Plums poised to give blueberries run for the money
AUDIO:Dr. Luis Cisneros and Dr. David Byrne, Texas AgriLife
Research scientists, talk about their study which reveal antioxidant and
phytonutrient properties in stone fruits, especially plums, rival those of
COLLEGE STATION – There's an emerging star in the super-food world.
Plums are rolling down the food fashion runway sporting newly discovered high
levels of healthy nutrients, say scientists at Texas AgriLife Research.
Plainly, "blueberries have some stiff competition," said Dr. Luis Cisneros,
AgriLife Research food scientist."Stone fruits are super fruits, with plums as
Far from fruit snobbery, the plum is being ushered in after Cisneros and Dr.
David Byrne, AgriLife Research plant breeder, judged more than 100 varieties of
plums, peaches and nectarines and found them to match or exceed the much-touted
blueberries in antioxidants and phytonutrients associated with disease
The duo acknowledge that blueberries remain a good nutritional choice. But
Byrne said their findings are plum good news, especially in tight economic
times, because one relatively inexpensive plum contains about the same amount of
antioxidants as a handful of more expensive blueberries.
"People tend to eat just a few blueberries at a time – a few on the cereal or
as an ingredient mixed with lots of sugar," Cisneros said. "But people will eat
a whole plum at once and get the full benefit."
Discovery of the plum's benefits – along with that of fellow stone fruits,
the peach and the nectarine – came after the researchers measured at least five
brands of blueberries on the market. Against those numbers, the team measured
the content of more than 100 different types of plums, nectarines and
The first comparison was for antioxidants, molecules that sweep through a
body looking for free radicals to knock out. Free radicals are atoms or
molecules that lurk where diseases like cancer and heart disease are found.
"If the radicals aren't taken care of," Cisneros said, "they will cause the
problems that lead to disease."
But the scientists didn't stop at knowing that plums and peaches were flexing
their antioxidant muscles.
"Knowing that we had all these varieties with high levels of antioxidants,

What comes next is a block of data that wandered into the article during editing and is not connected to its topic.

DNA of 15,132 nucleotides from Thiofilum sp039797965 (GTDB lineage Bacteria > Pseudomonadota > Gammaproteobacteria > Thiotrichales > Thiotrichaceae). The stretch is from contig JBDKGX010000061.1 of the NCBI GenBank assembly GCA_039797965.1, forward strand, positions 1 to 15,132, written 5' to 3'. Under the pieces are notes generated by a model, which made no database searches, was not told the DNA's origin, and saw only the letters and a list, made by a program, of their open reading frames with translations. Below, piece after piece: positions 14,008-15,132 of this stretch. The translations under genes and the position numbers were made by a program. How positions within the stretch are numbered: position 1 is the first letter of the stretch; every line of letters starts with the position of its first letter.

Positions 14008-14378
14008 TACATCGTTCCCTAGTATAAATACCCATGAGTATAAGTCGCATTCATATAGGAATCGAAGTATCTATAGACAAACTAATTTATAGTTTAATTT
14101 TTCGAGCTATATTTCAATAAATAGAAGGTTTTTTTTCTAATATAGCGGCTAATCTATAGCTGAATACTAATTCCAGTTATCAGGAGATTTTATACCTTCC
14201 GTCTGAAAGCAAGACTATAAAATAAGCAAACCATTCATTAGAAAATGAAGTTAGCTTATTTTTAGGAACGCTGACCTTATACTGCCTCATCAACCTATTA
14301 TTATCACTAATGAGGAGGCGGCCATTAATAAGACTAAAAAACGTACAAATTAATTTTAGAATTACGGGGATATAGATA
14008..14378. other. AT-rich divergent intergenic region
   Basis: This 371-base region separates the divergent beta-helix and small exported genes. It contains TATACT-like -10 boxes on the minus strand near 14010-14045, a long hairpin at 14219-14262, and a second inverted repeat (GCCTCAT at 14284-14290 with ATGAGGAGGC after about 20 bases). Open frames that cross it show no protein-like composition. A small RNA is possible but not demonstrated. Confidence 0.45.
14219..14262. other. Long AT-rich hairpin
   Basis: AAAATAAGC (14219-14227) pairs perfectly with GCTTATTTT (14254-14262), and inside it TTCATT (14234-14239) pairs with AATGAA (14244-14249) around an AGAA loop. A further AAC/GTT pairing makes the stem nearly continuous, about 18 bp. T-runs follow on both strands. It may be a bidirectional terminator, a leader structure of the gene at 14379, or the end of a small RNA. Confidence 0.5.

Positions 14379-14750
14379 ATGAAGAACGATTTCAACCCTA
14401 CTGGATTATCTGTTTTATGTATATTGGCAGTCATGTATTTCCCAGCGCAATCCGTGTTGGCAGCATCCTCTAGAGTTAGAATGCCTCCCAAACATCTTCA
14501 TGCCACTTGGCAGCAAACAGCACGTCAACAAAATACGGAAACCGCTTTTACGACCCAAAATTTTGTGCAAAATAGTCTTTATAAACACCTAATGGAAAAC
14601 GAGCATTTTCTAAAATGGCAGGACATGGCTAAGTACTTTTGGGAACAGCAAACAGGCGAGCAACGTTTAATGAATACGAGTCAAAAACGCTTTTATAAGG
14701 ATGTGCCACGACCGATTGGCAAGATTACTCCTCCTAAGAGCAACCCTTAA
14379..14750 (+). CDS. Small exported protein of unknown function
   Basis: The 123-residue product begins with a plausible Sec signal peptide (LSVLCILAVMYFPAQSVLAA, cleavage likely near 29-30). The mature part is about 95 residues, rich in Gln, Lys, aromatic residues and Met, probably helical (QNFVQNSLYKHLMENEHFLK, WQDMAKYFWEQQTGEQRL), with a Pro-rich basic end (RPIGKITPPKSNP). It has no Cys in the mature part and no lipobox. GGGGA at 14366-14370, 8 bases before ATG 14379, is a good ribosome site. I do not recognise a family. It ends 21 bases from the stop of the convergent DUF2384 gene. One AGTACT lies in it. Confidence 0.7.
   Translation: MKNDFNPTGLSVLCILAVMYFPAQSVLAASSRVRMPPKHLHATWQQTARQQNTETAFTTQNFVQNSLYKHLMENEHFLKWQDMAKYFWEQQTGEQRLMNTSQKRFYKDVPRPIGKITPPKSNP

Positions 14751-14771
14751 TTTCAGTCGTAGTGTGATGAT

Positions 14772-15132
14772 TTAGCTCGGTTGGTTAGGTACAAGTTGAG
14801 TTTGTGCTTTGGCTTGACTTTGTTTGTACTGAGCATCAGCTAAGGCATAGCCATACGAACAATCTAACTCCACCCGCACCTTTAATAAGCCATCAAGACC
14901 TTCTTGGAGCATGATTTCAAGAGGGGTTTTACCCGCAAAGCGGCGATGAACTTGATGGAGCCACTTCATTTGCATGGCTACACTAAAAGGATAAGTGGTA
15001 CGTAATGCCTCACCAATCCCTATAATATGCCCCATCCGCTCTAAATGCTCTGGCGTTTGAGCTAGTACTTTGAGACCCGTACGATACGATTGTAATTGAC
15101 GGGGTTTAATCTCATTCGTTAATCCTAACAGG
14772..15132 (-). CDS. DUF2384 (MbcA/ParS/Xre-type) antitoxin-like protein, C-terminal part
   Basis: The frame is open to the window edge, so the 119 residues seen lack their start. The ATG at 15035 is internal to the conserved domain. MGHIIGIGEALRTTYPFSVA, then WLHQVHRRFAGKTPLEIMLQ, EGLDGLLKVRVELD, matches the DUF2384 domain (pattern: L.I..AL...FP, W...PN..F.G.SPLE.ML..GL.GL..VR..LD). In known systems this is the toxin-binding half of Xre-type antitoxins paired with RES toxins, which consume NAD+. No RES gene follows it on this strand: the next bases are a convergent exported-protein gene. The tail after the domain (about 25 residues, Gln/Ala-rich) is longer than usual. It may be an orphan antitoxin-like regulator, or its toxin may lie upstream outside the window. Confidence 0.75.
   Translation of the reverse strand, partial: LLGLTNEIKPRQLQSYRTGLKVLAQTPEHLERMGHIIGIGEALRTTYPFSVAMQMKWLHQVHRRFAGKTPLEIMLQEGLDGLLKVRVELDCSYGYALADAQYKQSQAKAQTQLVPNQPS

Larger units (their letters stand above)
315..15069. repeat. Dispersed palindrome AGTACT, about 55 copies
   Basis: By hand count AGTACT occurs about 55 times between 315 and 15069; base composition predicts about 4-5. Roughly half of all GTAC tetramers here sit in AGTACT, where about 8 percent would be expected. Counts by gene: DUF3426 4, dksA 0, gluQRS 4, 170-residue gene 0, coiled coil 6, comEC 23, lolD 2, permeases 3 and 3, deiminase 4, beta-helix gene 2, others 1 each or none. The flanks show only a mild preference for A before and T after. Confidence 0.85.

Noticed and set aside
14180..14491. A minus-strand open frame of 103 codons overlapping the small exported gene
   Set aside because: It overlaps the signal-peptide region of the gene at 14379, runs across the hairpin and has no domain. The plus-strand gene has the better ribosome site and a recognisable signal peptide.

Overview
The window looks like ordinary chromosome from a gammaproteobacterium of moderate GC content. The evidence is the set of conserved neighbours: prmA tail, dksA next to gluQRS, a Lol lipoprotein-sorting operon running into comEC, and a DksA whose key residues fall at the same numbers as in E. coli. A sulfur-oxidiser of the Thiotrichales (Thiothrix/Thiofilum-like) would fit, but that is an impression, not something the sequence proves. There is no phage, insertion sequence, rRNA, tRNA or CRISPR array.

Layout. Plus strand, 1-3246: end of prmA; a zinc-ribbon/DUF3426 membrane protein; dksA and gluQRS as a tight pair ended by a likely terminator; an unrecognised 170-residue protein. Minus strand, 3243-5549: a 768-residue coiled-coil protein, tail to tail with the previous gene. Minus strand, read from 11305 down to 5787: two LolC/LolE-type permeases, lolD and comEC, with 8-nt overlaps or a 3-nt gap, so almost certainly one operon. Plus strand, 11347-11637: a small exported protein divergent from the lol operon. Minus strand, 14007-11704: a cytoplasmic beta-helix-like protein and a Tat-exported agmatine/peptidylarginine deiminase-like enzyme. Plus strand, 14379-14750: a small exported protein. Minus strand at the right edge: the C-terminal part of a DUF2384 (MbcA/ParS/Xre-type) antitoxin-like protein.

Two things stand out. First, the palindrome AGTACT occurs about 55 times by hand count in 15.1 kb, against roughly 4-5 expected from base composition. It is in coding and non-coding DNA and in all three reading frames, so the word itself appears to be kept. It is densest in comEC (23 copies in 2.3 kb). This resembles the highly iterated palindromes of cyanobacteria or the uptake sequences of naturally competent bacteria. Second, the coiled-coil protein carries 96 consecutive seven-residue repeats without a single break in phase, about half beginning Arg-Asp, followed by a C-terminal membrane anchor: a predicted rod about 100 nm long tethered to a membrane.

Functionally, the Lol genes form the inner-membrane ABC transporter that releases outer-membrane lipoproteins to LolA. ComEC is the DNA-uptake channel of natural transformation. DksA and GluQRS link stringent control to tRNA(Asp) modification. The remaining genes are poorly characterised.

then the possibility of preventing these diseases would also be high with their
consumption, so we went to the next step – how these compounds could actually
inhibit chronic diseases," Cisneros said.
The team examined the full content of plums and peaches, then tested the
effect of the compounds they found on breast cancer cells and cholesterol in the
"We screened the varieties again with the biological assays," Cisneros said.
"And that had never been done before, because it is expensive and a lot of work.
But that investment is small in terms of the information we got, and how it can
be used now for breeding efforts to produce even better fruit."
Byrne noted, for example, that one benefit the team found was that the
phytonutrients in plums inhibited in vitro breast cancer growth without
adversely affecting normal cell growth.
He said this type of research needs further study but is an indication that
breeders ultimately will be able to produce new crop varieties with the best
ratio of various phytochemicals to have an impact on disease prevention and
inhibition. And these fruits will be available as fresh produce as well as in
extracts for dietary supplements.
"Future work with stone fruits will focus on cardiovascular and cancer using
animal models and identification of specific compounds that exert the
properties," Cisneros added.
Bottom line from the researchers: "We suggest that consumers take seriously
the recommendation to eat at least five servings of fruits and vegetables – or
even more – every day and to make sure that plums are part of that," Byrne
Funding comes from the Vegetable and Fruit Improvement Center at Texas
A&M University and the California Tree Fruit Agreement.
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